The Giving Tee: How one teenager has been using golf to help children in need

Rafe Cochran in Haiti

In 2017, Rafe uplifted the pretty darn natty students of Chester Primary, in Jamaica.

Courtesy of Palm Beach Day Academy

The drive to help others can take hold at any stage in life. Sometimes a specific experience changes a person and inspires them to give back. Others describe a philanthropic spirit that comes from the soul.

For Rafe Cochran, the calling came at the ripe old age of nine. When the now-14-year-old junior golfer isn’t swinging a 7-iron, he’s swinging a hammer, helping to build and raise money for new homes and schools for underprivileged kids in Haiti and Jamaica. He’s been at it for almost six years.

It all began for Rafe in third grade. A local organization called Food for the Poor visited his class at South Florida’s Palm Beach Day Academy to teach children about global citizenship, social responsibility and, specifically, the suffering of people in Haiti and Jamaica. The organization’s motto — Saving Lives, Transforming Communities, Renewing Hope — hit the youngster like a thunderbolt. 

“I just stopped for a second,” he says. “I thought, Look at how fortunate we all are in America, and look at what they’re going through in these other countries.”

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For Rafe and his classmates, Food for the Poor painted a vivid picture of kids their age living in huts without roofs and in homes that had been destroyed by storms, mudslides and hurricanes. Rafe needed to know more.

“I’d say that he’s a very compassionate person — curious, very driven, extremely competitive,” says Rafe’s dad, Jay Cochran, a former pro race-car driver. “Whether it’s school, surfing or golf, he strives for excellence.”

Rafe’s parents tagged along on their son’s third-grade field trip to the Food for the Poor headquarters in Coconut Creek, Fla., and that’s where the boy’s curiosity soared.

“We’re on this tour of the facility, and all of a sudden we realize Rafe is gone,” Diahann Cochran says of her son. “We eventually found him off on his own, talking with the projects manager, Delane Bailey-Herd. He was telling her his plan, and how he was going to help.”

“I was impressed with his level of intelligence,” says Bailey-Herd. “When he shared that he was going to help us, I had no idea it would be on such a grand scale.”

Rafe’s pitch was simple: Use golf to help those in need. And so a nine-year-old launched a golf tournament that would eventually raise more than $300,000.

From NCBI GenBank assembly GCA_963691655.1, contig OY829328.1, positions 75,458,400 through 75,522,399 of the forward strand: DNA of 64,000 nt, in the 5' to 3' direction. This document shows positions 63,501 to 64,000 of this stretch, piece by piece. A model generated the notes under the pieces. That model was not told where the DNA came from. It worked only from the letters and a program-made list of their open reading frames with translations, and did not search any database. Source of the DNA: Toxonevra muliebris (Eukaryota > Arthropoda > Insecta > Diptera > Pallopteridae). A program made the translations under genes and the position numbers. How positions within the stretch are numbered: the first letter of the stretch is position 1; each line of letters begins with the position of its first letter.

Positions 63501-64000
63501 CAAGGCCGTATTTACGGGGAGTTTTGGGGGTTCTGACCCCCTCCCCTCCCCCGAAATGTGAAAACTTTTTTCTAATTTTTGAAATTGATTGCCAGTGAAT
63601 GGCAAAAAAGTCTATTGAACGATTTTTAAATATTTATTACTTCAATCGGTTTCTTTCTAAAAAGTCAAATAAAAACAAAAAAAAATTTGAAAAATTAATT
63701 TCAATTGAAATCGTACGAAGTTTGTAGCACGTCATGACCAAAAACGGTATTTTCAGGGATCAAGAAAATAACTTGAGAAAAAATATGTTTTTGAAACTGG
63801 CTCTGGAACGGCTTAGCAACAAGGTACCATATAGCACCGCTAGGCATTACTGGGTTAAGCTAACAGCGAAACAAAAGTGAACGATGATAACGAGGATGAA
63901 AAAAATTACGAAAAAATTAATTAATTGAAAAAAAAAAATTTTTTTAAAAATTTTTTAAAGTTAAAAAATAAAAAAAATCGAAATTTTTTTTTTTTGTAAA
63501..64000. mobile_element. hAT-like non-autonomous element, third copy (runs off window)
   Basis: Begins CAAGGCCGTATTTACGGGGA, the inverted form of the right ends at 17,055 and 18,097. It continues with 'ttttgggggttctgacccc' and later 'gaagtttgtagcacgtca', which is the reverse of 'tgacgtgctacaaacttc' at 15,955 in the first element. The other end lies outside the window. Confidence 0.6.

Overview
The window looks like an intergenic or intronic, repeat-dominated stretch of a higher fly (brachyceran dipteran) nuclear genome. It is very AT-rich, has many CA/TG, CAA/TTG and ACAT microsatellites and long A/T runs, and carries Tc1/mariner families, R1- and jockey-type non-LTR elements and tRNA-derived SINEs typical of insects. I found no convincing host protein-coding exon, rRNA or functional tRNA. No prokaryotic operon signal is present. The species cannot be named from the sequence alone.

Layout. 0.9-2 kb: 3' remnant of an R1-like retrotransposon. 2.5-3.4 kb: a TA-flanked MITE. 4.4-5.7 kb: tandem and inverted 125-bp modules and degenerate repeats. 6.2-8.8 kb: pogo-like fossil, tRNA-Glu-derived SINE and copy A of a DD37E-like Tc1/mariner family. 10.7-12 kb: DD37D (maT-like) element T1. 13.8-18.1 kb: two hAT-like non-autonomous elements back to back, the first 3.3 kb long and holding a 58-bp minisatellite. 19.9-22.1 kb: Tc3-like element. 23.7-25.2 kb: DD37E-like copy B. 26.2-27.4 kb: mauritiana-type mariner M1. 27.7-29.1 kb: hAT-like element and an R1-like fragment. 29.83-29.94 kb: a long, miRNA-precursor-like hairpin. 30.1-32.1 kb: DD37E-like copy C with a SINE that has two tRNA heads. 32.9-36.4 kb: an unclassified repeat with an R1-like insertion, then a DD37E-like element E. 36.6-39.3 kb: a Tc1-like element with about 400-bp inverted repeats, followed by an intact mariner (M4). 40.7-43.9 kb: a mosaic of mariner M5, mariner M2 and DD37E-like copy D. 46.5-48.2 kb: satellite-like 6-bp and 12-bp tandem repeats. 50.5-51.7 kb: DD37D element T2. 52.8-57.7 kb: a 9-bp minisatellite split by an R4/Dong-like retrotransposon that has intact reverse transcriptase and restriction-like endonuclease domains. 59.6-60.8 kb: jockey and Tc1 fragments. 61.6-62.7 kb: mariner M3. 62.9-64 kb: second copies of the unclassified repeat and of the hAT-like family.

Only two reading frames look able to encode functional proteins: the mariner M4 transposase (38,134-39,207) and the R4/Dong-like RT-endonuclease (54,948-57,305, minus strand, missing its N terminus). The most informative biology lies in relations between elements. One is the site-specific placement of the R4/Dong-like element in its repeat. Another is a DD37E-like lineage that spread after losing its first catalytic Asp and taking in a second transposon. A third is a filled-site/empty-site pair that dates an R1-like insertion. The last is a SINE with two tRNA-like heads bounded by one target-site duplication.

Rafe Cochran
Rafe balances his time between golf and his charity and cites Jack Nicklaus as an inspiration for juggling the two worlds. Bruce Weber

Now in its fifth year, the Rafe Cochran Golf Classic is supported by the Palm Beach community. Rafe’s well-networked mom and dad certainly helped get the tournament on its feet, but make no mistake, the kid runs the show. He finds sponsors, organizes the day’s activities and helps distribute the cash that’s raised.

“I don’t know where such compassion comes from, but it’s there,” his father says. “He saw what people were going through, it touched him and he decided that this is what he needs to do to make himself feel whole.”

On his travels to Haiti with Food for the Poor, Rafe has encountered some of the folks who’ve benefited from his charity event. “When I was in one of the villages,” he says, “I met a 15-year-old girl who had two children. The father of the children was gone, and she was living in this little mud hut. I felt the pain that she was going through. She was telling me how the roof of her hut collapsed every time it rained. At the time, she was only three years older than me!”

The next day, Rafe secured a few sponsors, emptied his savings account and donated a home for the young mom.

Last year was a banner year for the Rafe Cochran Golf Classic, as the tournament raised a record $118,000. The 2020 edition was postponed due to the pandemic, but Rafe continues to help. When he’s not virtual schooling or practicing his short game, he’s been raising money through social media to fund the construction of a new building at Holland High School, in Trelawny, Jamaica.

“I heard the principal of one school in Jamaica speak about the desperate and dire need for a safe building, and how his prayers were answered by a young boy,” says Bailey-Herd. “They were shocked.”

Rafe’s golf career — which got started with a class trip to the Breakers — is also ascendant. He’s transitioned from U.S. Kids Golf events to prestigious AJGA tournaments. He balances his time between golf and his charity and cites Jack Nicklaus as an inspiration for juggling the two worlds. And the kid has the Golden Bear’s attention. At last year’s Cochran Golf Classic, Nicklaus sponsored a hole and donated two autographed hats for auction. Rafe deemed it “really cool.”

This fall, Rafe started his sophomore year of high school at West Palm’s Oxbridge Academy with an improving golf game and an established charity. His advice for kids like him is simple: “You’re never too young to take action and make a difference.” 

To learn more about the Rafe Cochran Golf Classic and Food for the Poor, visit

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